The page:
Shavuot Is Over, Time To Think About Sukkot

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The reason you might want to start planning so far in advance is because there’s an awesome contest going on with a deadline of August 1st:

‘Sukkah City: New York City’ will re-imagine this ancient phenomenon, develop new methods of material practice and parametric design, and propose radical possibilities for traditional design constraints in a contemporary urban site. Twelve finalists will be selected by a panel of celebrated architects, designers, and critics to be constructed in a visionary village in Union Square Park from September 19-21, 2010.
One structure will be chosen by New Yorkers to stand and delight throughout the week-long festival of Sukkot as the Official Sukkah of New York City. The process and results of the competition, along with construction documentation and critical essays, will be published in the forthcoming book “Sukkah City: Radically Temporary Architecture for the Next Three Thousand Years.”

In the Jewish calendar, the three biggest holidays are Passover, Shavuot, and Sukkot. Passover ended in April, Shavuot ended last week, so I guess it’s time to start thinking about Sukkot 5771, which starts the evening of September 22nd.
You should check out their website for all of the details (for instance, if you want to enter you have to register by July 1st, which is alarmingly soon).

Those “celebrated architects, designers, and critics” they mentioned? The list includes Ron Arad, Paul Goldberger, Thom Mayne, and Adam Yarinsky.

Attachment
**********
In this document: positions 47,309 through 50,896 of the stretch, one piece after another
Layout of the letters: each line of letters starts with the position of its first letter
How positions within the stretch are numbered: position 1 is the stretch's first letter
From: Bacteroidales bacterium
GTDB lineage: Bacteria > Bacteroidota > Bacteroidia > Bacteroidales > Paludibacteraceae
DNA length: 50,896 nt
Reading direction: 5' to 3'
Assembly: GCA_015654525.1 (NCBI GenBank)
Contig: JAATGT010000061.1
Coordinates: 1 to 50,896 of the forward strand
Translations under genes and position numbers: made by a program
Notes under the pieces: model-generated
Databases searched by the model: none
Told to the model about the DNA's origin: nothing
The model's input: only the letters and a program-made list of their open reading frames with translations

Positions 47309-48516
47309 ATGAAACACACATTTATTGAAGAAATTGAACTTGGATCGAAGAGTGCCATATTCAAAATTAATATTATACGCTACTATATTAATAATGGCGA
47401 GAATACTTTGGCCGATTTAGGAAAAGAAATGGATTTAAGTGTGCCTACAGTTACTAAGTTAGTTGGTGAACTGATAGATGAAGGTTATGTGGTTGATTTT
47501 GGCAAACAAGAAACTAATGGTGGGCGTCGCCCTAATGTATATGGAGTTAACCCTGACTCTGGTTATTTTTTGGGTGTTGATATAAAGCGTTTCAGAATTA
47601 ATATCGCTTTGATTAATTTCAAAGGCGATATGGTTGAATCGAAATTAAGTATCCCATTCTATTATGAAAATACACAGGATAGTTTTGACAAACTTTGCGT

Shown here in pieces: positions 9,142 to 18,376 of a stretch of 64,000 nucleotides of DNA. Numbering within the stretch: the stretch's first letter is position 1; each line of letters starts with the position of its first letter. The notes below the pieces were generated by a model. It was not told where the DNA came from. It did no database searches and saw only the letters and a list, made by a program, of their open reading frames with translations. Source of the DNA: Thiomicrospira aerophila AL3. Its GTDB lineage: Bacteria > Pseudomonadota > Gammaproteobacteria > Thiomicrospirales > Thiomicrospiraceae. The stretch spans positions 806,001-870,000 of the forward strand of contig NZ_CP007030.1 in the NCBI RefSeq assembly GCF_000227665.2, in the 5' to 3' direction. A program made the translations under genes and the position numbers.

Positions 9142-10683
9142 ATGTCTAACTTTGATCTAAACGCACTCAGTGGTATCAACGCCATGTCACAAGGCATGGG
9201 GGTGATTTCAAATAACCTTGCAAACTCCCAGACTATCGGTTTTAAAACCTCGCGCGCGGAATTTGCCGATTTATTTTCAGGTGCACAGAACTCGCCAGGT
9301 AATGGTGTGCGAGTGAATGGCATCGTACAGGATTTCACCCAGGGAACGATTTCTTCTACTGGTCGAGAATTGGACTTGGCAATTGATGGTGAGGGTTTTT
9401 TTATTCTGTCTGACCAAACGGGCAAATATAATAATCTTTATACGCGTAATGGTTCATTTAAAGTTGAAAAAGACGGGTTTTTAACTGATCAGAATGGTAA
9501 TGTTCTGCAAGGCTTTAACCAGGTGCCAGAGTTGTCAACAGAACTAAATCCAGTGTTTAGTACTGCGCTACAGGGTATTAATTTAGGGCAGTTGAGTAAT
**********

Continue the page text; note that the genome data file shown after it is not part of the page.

This is your chance to design a sukkah made out of solar panels and hemp, or, like, moss covered walls and banana leaves. Gentlemen (and ladies): Start your…sukkah making machines.

Posted on May 24, 2010

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2 thoughts on “Shavuot Is Over, Time To Think About Sukkot

  1. Marietta

    What a BRILLANT idea.solar panels built onto patios in the, windows of patios,I have always thought that if we put a solar panel on the roof of automobiles it made perfect sense,do not need a charging station,the panels would charge the batteries in the car.

  2. Rainer M. grimm

    Marietta, the Solar Constant is theoretically 1.4 Kw per Square meter. To drive a car or charge your battery you need much more power! The size ot the solar panels is very limited. Already 2 Square Meters are a lot. but 3 square meters would really be the Maximum. Now with all the efficiency grades driving down the power input, I estimate that that you would not even get 2 Kw power input! It’s a pity, but the technical facts are very hard and can not be bent!

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